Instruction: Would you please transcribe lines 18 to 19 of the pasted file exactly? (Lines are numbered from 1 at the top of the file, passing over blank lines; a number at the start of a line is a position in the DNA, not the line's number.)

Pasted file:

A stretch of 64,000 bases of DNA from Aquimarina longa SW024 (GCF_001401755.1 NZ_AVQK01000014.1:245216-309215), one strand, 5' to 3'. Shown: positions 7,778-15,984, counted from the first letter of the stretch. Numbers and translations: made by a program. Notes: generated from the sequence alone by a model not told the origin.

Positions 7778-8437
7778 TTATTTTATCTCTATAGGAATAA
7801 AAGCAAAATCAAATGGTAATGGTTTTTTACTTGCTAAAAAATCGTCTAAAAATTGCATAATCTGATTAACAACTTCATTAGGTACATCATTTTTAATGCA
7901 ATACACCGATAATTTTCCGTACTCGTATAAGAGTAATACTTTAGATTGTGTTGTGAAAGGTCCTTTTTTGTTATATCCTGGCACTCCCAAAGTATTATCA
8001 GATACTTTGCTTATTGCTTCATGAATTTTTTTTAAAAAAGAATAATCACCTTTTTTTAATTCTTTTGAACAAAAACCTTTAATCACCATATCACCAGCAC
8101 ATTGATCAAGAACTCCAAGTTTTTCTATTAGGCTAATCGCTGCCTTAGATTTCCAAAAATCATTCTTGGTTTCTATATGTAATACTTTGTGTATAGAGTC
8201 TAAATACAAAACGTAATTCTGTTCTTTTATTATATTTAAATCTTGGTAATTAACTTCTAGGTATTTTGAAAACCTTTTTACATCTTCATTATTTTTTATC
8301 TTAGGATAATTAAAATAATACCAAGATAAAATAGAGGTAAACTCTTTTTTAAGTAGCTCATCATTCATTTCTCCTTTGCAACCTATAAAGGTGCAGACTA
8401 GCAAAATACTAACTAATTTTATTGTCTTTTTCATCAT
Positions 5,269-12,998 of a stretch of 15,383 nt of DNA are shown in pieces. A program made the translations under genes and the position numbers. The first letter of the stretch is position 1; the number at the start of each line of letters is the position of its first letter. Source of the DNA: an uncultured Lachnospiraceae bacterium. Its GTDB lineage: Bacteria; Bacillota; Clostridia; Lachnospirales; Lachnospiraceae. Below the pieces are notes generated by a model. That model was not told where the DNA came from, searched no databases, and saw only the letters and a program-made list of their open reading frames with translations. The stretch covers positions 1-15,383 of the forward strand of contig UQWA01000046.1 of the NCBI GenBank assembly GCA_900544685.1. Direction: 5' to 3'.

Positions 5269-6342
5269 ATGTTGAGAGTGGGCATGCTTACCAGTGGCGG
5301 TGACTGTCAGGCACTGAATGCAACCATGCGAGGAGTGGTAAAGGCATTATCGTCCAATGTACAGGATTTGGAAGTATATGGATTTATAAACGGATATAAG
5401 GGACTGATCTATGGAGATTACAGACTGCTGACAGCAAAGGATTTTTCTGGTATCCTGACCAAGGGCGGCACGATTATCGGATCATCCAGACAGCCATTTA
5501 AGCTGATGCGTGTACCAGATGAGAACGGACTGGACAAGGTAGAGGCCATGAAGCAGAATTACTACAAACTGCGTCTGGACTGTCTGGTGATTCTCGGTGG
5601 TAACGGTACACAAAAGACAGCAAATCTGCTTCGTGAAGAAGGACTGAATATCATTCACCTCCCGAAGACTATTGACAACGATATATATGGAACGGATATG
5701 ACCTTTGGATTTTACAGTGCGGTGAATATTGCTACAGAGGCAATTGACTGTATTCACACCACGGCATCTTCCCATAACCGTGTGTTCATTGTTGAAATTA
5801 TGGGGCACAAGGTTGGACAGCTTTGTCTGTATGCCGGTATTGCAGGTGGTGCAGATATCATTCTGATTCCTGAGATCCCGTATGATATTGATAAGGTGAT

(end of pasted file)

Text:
5701 ACCTTTGGATTTTACAGTGCGGTGAATATTGCTACAGAGGCAATTGACTGTATTCACACCACGGCATCTTCCCATAACCGTGTGTTCATTGTTGAAATTA
5801 TGGGGCACAAGGTTGGACAGCTTTGTCTGTATGCCGGTATTGCAGGTGGTGCAGATATCATTCTGATTCCTGAGATCCCGTATGATATTGATAAGGTGAT